Samba 4.9.0 Improper Limitation of a Pathname to a Restricted Directory Vulnerability
A flaw was found in samba versions 4.9.x up to 4.9.13, samba 4.10.x up to 4.10.8 and samba 4.11.x up to 4.11.0rc3, when certain parameters were set in the samba configuration file. An unauthenticated attacker could use this flaw to escape the shared directory and access the contents of directories outside the share.
The information has been provided by Stefan Metzmacher
On a Samba SMB server for all versions of Samba from 4.9.0 clients are able to escape outside the share root directory if certain configuration parameters set in the smb.conf file. The problem is reproducable if the ‘wide links’ option is explicitly set to ‘yes’ and either ‘unix extensions = no’ or ‘allow insecure wide links = yes’ is set in addition. If a client has no permissions to enter the share root directory it will get ACCESS_DENIED on the first request.
However smbd has a cache that remembers if it successfully changed to a directory. This cache was not being reset on failure. The following SMB request will then silently operate in the wrong directory instead of returning ACCESS_DENIED. That directory is either the share root directory of a different share the client was operating on successfully before or the global root directory (‘/’) of the system.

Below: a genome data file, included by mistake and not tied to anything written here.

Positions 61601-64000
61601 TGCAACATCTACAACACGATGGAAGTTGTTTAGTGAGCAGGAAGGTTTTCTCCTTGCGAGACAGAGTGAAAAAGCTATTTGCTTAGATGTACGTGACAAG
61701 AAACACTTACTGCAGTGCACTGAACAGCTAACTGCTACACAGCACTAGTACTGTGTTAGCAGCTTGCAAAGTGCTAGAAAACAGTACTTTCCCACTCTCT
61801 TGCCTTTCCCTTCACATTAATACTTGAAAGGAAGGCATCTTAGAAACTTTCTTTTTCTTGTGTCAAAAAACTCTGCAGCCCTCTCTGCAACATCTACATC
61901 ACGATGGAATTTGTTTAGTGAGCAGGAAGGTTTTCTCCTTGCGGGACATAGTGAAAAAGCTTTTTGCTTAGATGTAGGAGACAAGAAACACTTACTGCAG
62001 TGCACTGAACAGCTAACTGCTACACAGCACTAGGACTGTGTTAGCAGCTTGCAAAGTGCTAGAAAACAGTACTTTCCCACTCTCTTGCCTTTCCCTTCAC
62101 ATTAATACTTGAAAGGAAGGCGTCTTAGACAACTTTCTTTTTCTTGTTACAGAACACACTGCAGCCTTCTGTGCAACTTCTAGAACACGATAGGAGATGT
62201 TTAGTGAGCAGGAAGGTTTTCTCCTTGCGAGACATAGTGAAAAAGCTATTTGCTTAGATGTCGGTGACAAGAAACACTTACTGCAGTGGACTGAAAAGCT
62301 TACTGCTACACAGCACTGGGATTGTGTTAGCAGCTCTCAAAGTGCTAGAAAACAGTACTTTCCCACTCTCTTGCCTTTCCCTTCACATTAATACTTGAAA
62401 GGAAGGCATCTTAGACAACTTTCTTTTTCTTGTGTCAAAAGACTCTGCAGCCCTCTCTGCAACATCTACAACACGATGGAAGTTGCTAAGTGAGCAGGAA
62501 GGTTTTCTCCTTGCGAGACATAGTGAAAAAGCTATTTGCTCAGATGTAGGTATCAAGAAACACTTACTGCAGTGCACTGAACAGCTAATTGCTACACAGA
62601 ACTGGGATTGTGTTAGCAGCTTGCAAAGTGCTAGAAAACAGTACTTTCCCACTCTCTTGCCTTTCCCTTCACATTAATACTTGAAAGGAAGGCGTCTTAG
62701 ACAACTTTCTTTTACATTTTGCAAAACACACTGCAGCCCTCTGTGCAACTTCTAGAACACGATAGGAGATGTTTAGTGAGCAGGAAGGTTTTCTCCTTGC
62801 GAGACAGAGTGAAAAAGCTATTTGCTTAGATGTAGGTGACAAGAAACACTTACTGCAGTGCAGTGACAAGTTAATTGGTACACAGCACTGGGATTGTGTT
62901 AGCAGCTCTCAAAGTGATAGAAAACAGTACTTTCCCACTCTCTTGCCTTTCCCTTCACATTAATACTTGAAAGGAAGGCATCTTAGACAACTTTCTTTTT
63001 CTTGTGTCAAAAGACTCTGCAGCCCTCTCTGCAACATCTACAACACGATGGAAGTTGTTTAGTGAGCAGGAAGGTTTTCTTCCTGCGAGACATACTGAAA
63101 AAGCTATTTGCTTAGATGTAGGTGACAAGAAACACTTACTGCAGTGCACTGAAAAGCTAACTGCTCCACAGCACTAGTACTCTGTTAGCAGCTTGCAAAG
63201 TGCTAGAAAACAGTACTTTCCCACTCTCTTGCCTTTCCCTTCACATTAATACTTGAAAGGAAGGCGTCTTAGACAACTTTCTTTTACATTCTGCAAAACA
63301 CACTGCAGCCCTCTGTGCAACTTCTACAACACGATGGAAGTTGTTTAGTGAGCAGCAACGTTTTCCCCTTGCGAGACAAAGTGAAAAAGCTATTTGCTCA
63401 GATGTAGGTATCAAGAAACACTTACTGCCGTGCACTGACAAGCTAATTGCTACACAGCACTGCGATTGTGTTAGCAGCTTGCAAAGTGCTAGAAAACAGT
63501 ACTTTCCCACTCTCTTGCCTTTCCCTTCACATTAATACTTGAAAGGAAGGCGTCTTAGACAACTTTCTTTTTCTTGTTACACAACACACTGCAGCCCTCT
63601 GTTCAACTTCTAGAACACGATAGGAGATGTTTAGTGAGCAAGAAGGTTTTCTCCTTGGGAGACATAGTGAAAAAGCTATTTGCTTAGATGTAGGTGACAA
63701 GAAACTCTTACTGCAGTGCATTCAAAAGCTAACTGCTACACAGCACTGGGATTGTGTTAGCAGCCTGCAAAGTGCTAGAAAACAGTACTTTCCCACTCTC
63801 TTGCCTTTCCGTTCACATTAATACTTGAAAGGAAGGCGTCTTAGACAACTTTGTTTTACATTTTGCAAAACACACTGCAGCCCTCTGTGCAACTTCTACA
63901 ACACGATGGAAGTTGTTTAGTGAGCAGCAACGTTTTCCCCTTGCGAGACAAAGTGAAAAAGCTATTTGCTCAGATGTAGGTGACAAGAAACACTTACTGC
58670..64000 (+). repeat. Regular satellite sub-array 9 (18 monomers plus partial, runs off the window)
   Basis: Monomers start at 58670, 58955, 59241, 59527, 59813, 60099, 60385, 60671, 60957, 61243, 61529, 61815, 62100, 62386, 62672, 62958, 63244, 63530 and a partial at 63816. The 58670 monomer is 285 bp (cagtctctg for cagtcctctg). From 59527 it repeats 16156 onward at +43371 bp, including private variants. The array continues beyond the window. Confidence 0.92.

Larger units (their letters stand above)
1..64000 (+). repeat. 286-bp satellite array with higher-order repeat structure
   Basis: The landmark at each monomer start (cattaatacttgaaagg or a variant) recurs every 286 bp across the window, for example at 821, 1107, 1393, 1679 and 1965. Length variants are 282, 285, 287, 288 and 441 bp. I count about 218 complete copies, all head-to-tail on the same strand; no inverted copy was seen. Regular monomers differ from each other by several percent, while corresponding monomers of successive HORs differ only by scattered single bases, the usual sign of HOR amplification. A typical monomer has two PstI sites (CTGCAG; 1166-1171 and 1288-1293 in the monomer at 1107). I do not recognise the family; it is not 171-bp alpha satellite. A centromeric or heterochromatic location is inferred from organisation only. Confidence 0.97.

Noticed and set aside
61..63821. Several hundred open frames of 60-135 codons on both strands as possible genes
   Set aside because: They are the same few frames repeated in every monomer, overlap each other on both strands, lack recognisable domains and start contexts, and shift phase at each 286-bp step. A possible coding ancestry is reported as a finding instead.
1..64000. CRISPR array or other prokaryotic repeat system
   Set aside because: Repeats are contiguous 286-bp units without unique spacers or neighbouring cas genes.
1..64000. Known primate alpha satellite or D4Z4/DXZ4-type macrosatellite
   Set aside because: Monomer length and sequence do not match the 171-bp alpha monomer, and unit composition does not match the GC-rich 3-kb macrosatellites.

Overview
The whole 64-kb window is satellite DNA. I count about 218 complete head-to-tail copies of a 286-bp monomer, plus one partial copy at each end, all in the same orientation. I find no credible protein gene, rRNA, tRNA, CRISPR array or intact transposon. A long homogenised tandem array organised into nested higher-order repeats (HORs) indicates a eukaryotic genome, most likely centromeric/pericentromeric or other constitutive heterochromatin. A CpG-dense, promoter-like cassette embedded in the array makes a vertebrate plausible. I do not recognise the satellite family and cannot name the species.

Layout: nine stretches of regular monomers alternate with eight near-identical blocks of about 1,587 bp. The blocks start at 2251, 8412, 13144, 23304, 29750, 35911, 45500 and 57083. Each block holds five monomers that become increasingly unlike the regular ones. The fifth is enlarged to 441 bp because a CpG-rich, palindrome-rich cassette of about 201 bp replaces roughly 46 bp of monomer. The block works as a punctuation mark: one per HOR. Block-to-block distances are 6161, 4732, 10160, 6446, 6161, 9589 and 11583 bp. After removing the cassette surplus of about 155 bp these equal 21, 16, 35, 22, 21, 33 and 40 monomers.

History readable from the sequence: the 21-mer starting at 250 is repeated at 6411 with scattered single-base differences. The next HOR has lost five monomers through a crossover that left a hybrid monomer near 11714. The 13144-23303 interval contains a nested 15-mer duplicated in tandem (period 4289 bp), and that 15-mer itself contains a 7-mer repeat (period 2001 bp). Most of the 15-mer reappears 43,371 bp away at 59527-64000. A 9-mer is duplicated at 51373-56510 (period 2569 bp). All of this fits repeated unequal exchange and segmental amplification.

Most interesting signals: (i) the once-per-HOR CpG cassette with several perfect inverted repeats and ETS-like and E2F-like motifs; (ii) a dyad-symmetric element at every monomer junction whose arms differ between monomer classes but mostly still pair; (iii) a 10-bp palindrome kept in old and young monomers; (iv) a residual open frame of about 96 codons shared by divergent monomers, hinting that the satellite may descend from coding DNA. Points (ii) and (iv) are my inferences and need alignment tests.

The unix token (uid, gid, list of groups) is always correctly impersonated before each operation, so the client is still restricted by the unix permissions enfored by the kernel.
The following methods can be used as a mitigation (only one is needed):
– Use the ‘sharesec’ tool to configure a security descriptor for the share that’s at least as strict as the permissions on the share root directory.
– Use the ‘valid users’ option to allow only users/groups which are able to enter the share root directory.
– Remove ‘wide links = yes’ if it’s not really needed.
– In some situations it might be an option to use ‘chmod a+x’ on the share root directory, but you need to make sure that files and subdirectories are protected by stricter permissions. You may also want to ‘chmod a-w’ in order to prevent new top level files and directories, which may have less restrictive permissions.
All versions of Samba from 4.9.0 onwards.